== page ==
By Wladimir Hinz, RIC Centre Research Associate
With the memories of the dot-com and housing bubble still fresh in our minds, what have we learned about them?
The first thing about bubbles is that they burst. Most of the time without a clear needle, making it impossible to trace the precise moment of collapse. It’s a very subtle game to play. No one knows when markets will fall or if they will fall at all.
The second thing is that there appears to be a pattern. A bubble is typically characterized by a rapid increase in prices and a generalized feeling of regret from people who have missed out on profits.
As investors get into a new savvy idea, they tend to earn a lot of returns, which incentivizes other investors to get in too. As their number grow, there’s plenty of financing available and the market is suddenly flooded by funds and ideas (including bad ones). This usually goes on for some time, with investments being made almost blindly, as if inspired by the inertia of previous waves.
In a short time, market tensions grow too strong and everything collapses. ‘Something’ happens and the bubble bursts. A single event that takes everything with itself, and fast chain reaction ensues; prices drop drastically, there’s capital shortage and the value of the investments plummet.
Recently, the tech startup market in the U.S. has been feeling some of these symptoms. There are some similarities with the dot-com bubble, but there’s one important aspect that’s different that could play a crucial role: how funding is raised.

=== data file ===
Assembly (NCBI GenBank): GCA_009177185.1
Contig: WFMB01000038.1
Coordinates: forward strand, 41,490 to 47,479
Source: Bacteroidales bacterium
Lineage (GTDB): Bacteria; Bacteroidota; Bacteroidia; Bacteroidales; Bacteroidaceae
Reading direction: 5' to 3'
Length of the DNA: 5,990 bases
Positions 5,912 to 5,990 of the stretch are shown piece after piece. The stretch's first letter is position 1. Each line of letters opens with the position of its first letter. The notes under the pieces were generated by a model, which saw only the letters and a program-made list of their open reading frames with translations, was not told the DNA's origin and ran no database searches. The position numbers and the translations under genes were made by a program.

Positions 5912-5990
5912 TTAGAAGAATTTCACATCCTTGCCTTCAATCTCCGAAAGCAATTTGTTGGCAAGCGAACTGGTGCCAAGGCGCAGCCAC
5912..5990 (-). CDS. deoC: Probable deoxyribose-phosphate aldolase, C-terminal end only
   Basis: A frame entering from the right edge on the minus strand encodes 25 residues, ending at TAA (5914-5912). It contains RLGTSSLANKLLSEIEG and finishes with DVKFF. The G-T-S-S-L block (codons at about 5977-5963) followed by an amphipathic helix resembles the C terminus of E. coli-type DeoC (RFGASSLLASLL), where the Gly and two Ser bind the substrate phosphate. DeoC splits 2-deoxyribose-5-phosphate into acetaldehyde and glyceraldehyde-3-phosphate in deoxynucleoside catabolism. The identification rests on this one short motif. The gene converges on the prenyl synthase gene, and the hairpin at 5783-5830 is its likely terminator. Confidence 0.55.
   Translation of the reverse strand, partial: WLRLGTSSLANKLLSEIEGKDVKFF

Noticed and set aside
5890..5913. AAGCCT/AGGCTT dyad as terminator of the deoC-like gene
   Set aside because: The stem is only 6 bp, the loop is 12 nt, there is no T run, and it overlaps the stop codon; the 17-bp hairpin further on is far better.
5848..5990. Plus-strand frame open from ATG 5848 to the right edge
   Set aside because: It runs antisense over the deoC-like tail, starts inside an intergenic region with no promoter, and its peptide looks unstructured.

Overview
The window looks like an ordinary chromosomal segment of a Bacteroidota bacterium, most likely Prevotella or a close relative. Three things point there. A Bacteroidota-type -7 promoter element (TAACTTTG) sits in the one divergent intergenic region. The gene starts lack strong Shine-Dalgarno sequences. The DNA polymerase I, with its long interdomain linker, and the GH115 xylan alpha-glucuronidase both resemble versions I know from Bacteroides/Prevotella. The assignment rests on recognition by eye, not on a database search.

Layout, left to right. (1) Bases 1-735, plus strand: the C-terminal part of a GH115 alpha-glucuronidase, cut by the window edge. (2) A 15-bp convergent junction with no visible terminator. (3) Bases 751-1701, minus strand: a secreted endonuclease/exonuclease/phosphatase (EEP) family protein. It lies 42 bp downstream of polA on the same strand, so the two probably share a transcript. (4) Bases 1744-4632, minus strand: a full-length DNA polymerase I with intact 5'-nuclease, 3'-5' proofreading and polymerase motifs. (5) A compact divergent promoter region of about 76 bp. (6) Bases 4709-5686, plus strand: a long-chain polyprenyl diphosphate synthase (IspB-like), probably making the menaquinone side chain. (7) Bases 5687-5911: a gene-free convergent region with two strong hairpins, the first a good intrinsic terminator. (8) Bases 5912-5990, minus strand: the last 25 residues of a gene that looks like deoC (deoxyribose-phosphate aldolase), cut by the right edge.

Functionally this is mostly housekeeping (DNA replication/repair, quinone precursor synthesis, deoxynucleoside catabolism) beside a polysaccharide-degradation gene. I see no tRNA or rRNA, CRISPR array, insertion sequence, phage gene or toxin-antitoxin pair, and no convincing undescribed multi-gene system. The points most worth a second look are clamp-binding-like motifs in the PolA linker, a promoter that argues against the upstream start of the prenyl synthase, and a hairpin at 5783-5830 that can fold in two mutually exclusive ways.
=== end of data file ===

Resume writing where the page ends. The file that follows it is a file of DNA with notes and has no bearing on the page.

During the dot-com bubble, funding was widely available in equity markets for the public to invest. But not this time around. Right now, these new startups are being financed by private investors or ‘angels’, and have to go through various capital raises before they go public.
This difference helps isolate public equity markets from big movements in the tech sector, limiting the public’s over-exposure to condemned startups. If tech startups are going to fail, they would almost certainly do it in their earlier stages, and these don’t take place in regulated equity markets.
Having said this, investors are in a delicate situation. Liquidity becomes a problem when there isn’t a market available to sell stock and opt out. And this is not all, without markets there’s no immediate easy way to valuate early stage companies. It’s a solvable problem, sure, buyers and valuations can be found. The severity of this issue lies in the magnitude of the investments and the size of the market.
Billions of dollars are being poured into startup companies, causing incredibly high valuations, and an uncomfortable number of them are still years away from making a marketable product – if they can even reach this point.
The tensions for a bubble-like scenario are present, but there are other indicators that suggest that the future is not that grim.
What’s really good to see in a situation like this is that, underneath the thin layer of startups with disposable business models, there’s actually a very thick layer of startups that have sustainable and secure models, and will potentially last long enough to flourish. This is what will hopefully make the difference. Having startups with substance in their business models and not fly-by-night ideas, like most had during the dot-com bubble.
Nevertheless, angels better be wary and proceed with caution as not every unicorn out there is tameable.